Somtimes Low Tech is Good Enough
I’ve always said that one of the surest ways to elevate your video work to being cinematic is camera movement. Not only does this elevate your production value, but it makes your images more visceral, emotional, and kinetic – and as they should be! They’re called motion pictures after all.
However, the equipment to do this is often expensive (hence the differences in amateur and professional productions). But if you are resourceful you can fake professional moves with only your basic camera package. The above video is a clever example of this. Using only a basic tripod and some basic geometry the filmmaker above devises a pretty ingenious way to fake a dolly move (and a jib moves of sorts) – with pretty fantastic results. Technically its not quite as smooth as a true dolly move of course, but the motion is uniform and at the very least it comes across as a great steadicam (but short and ultra-basic) move – either of which will add instant production value to your film! Frankly it’s something I’ll love to have in my bag of tricks for sure when the itch to do a dolly move in the middle of a busy street or indoors – equipped with only a tripod might strike.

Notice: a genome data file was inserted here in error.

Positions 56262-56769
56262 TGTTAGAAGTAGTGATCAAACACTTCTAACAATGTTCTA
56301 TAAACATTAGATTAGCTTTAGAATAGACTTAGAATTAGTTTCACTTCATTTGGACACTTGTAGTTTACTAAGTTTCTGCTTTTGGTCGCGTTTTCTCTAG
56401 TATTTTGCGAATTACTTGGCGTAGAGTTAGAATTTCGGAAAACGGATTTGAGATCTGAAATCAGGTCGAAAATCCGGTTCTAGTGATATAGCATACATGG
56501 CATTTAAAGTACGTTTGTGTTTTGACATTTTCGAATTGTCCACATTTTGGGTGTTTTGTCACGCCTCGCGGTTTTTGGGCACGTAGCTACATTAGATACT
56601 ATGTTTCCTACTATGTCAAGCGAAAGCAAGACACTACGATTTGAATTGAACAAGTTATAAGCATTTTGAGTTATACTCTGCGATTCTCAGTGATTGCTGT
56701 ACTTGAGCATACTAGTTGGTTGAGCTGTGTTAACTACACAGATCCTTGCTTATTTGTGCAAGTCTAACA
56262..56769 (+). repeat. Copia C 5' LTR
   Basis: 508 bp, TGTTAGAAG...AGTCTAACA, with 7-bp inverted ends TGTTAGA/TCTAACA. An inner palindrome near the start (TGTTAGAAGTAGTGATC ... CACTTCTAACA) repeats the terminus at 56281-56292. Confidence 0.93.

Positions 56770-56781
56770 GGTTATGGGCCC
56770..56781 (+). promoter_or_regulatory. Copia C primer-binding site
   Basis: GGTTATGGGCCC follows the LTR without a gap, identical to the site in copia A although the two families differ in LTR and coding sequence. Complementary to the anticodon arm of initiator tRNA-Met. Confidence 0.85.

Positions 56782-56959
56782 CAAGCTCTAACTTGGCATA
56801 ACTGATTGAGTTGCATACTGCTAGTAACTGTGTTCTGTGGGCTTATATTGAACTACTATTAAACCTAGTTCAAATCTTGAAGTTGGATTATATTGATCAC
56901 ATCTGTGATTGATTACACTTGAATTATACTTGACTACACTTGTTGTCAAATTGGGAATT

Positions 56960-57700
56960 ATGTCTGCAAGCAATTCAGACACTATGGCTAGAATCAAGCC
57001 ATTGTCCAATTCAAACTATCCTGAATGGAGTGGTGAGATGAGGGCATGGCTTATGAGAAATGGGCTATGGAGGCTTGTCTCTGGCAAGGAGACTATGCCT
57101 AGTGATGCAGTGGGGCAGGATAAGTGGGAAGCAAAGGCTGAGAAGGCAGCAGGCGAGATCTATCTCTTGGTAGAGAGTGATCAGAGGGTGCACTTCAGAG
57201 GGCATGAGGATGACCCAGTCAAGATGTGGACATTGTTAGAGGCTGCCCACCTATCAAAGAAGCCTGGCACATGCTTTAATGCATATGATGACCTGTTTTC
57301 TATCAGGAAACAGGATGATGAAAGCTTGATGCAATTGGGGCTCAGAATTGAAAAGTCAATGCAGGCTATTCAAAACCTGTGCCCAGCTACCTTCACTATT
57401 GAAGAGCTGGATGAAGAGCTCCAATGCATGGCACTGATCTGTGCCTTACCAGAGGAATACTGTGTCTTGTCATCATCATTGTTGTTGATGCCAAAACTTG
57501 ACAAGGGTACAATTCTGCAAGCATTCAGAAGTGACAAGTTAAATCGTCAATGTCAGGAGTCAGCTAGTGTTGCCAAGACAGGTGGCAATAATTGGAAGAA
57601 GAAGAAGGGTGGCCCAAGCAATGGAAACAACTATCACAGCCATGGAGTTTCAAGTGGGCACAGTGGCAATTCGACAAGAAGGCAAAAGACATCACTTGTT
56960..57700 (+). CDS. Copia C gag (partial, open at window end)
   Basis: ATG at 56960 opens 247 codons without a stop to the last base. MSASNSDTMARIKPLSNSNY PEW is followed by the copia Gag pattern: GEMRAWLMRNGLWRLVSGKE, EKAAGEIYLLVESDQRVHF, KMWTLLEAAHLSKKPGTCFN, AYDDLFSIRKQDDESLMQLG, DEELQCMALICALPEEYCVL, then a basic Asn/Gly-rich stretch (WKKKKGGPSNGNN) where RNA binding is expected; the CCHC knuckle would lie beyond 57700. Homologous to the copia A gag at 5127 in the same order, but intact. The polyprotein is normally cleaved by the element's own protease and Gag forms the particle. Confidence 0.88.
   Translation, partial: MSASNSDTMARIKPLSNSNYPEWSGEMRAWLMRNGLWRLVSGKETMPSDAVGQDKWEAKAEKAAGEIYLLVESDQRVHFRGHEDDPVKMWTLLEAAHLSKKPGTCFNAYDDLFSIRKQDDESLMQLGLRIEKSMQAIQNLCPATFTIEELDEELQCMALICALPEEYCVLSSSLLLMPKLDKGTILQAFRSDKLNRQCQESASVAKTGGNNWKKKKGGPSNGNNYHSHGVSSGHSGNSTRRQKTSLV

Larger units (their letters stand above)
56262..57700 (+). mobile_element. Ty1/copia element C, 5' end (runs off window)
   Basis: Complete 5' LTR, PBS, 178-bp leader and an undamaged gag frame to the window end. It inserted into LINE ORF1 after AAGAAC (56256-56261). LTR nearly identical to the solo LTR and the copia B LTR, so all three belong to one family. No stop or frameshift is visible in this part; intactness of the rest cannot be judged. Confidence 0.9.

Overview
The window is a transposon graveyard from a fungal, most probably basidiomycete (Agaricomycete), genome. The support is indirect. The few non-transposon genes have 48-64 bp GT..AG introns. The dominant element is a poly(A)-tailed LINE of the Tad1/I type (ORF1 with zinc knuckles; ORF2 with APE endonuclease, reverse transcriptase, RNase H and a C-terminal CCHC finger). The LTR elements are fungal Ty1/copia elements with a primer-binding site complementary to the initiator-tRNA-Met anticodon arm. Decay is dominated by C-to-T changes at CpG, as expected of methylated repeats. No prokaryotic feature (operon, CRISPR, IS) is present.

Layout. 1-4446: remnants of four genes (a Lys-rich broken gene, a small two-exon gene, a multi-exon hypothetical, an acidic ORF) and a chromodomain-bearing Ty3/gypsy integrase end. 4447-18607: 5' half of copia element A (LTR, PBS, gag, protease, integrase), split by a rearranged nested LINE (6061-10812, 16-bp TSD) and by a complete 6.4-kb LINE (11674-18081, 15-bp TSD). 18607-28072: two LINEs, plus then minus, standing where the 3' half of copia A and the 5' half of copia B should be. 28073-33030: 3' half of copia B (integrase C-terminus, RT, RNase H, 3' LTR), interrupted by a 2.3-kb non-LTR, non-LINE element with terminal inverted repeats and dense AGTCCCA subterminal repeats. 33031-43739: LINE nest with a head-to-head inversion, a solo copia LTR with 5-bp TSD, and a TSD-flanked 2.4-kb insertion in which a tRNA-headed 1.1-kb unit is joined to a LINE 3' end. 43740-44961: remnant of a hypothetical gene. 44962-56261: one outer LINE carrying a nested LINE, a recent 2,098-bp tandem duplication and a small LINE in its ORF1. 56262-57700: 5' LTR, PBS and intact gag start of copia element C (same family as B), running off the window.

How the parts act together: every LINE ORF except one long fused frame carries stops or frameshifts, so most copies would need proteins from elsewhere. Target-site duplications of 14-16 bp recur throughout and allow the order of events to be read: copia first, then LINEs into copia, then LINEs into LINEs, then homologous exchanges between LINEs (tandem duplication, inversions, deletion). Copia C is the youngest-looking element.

I always try to put the “best of breed” gear in my Gear Section on this site (as section we’ve put CONSIDERABLE amount of time into – by adding examples of the gear in use and describing why we like it) – but I also want to make sure I don’t lose sight of the realities of people’s budgets… we’re going to update the gear site soon with a series of different camera configurations – from budget conscious, all the way through 5 configurations that get you to the high end – we’re in the middle of assembling the kits now and going to shoot videos next week. Should be very cool.
Lastly – one more tip: if you have NOTHING in terms of support with you when shooting with an HDDSLR – put the camera strap around your neck and push forward against you neck to get resistance and you’ll get a steadier result. The tension will give you a bit more stability and in effect use your neck as a virtual “point of contact.” In general – the more points of contact you have with any camera (shoulder, one hand on a handle, the other on the Follow Focus wheel – is a good thing…